Clem Labine:

Clem Labine: "Always A Dodger"

by Richard Elliott

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Overview

Clem Labine was the "King of the Bullpen" so described by Robert Creamer of Sports Illustrated. He was baseball's premier 'closer' two decades before the term 'closer' was ever used. He led the League in 'saves' for years, a decade before 'saves' were even tallied. He was twice an All Star and three times a World Series Champion. As a Brooklyn Dodger, Clem ended with a Lifetime World Series ERA of a remarkable 1.65, and is a member of the Brooklyn Dodger Baseball Hall of Fame. As a rookie, he shut out the Giants in the second game of the iconic best-of-three 1951 playoffs. In the Dodgers' 1955 World Series Championship, he saved one game and won another. The following year, he pitched the day after Don Larsen's perfect game in the 1956 World Series and outdueled Yankee ace Bob Turley for a 10 inning 1-0 victory, going the distance. And yet, though acknowledged by his peers as one of baseball's all-time greats, he is nearly forgotten by all except the most ardent of fans. He played with Jackie Robinson and Carl Erskine and Pee Wee Reese and Campy and Hodges and the Duke. He was one of them and they knew it, and all of baseball knew it. But the public recognition was never there. One time in New York, Chicago Cubs manager Bob Scheffing was asked by a reporter "If you had your choice of any one pitcher in the entire league, who would you pick?' 'Labine' Scheffing said, without hesitation." (Robert Creamer, Sports Illustrated June 3, 1957)

So why, we all ask. Why history's failure to acknowledge Clem's talents and contributions? I like Tommy Lasorda's explanation best of all;

"He played the game the way it was supposed to be played. He gave it everything he had, he got along with everyone and everyone loved him.....He was one of the finest pitchers to ever play the game...... but he was surrounded by too many stars."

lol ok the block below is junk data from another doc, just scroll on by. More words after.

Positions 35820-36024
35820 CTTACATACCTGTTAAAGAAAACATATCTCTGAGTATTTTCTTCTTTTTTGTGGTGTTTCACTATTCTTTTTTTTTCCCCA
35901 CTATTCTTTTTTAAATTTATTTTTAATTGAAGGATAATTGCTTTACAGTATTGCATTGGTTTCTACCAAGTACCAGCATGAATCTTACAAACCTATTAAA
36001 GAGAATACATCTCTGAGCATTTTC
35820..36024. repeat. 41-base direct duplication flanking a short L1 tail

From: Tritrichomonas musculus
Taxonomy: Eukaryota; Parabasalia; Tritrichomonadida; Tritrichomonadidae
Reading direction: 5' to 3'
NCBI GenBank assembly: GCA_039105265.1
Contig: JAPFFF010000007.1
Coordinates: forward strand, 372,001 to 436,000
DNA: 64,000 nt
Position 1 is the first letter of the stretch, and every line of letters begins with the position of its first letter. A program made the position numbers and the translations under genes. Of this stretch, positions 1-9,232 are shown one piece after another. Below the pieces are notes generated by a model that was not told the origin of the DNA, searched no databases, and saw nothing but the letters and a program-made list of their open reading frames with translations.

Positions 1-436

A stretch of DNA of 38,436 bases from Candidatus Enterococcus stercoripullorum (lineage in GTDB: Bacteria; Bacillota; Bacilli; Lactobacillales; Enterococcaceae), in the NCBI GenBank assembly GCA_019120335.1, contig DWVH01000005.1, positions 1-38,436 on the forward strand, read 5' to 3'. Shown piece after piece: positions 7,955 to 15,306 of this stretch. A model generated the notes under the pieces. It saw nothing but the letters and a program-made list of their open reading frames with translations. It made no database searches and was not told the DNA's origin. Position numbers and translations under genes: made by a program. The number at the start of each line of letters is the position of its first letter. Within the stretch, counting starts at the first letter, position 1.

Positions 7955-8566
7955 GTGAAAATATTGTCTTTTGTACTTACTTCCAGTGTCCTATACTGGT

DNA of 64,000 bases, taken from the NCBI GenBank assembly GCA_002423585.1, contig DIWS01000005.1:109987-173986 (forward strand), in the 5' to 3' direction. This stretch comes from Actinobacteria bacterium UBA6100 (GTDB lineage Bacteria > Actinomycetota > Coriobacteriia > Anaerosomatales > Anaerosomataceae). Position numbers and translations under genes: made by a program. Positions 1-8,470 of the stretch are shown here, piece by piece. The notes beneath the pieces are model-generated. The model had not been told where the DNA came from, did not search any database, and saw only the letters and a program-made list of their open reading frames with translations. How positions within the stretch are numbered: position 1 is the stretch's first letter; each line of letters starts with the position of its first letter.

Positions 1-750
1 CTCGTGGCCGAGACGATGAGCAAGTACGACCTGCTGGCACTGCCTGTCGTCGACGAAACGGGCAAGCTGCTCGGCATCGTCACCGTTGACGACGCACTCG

Therefore, maybe it is time to talk about my friend Clem Labine...to celebrate this Brooklyn Dodger Boy of Summer; this man of principle! Not just the athlete, but the husband, father, friend, and proud citizen of his little home town of Woonsocket, R.I.

Product Details

BN ID: 2940150856578
Publisher: Page Publishing, Inc.
Publication date: 08/04/2015
Sold by: Barnes & Noble
Format: NOOK Book
File size: 4 MB

About the Author

Rick Elliott was born in N.Y.C. but moved with his family to Rhode Island when just a youngster. His dad was relocating to Woonsocket, Rhode Island to assist three brothers in the family business, Jacob Finkelstein & Sons. It was in Rhode Island where his father met Clem Labine, then a 16 year old in high school, working in the shipping room at Finkelstein's. It was here in Woonsocket where their lifelong friendship was forged.

When the Dodgers played their home games in Brooklyn, Rick was invited to attend with Clem's son JR, dozens of times each summer. Here, at the sacred cathedral of Ebbets Field, the two boys would play catch on the infield grass pregame, visit the dressing room postgame, and then sleep overnight at the Bossert Hotel, under the same roof as the author's beloved Dodgers. Rick attended Classical High School in Providence, and then graduated from Brown University with a B.A. in Behavioral Psychology in 1968. After graduation, he joined the family business and worked with his father and Clem, who was, by then, General Manager of the Deerfoot Team and Award Jacket Division of Jacob Finkelstein & Sons. Rick's childhood hero had become his business associate, close friend, and confident. Clem had become, in many ways, a second father to the author.

After pressure from cheap imports forced the sale of the family business, Rick turned to homebuilding and constructed over 200 single family homes in Massachusetts, Rhode Island, and Florida for the next 26 years as Richard Elliott Builder, Inc. He retired in 2011. Clem and Rick remained very close friends until Clem's passing in 2007. The author had always believed that Clem's story was too extraordinary, and too magical, to be left untold. In retirement he has written "Clem Labine: Always a Dodger", in the hope that he can share Clem's magical, courageous and inspiring life with others.



Rick lives alone with his puppy, Miss Roshi, in Cumberland, Rhode Island, where he is now working on his next two manuscripts. He says he still misses his father, and his dear buddy Clem Labine, every single day of his life!

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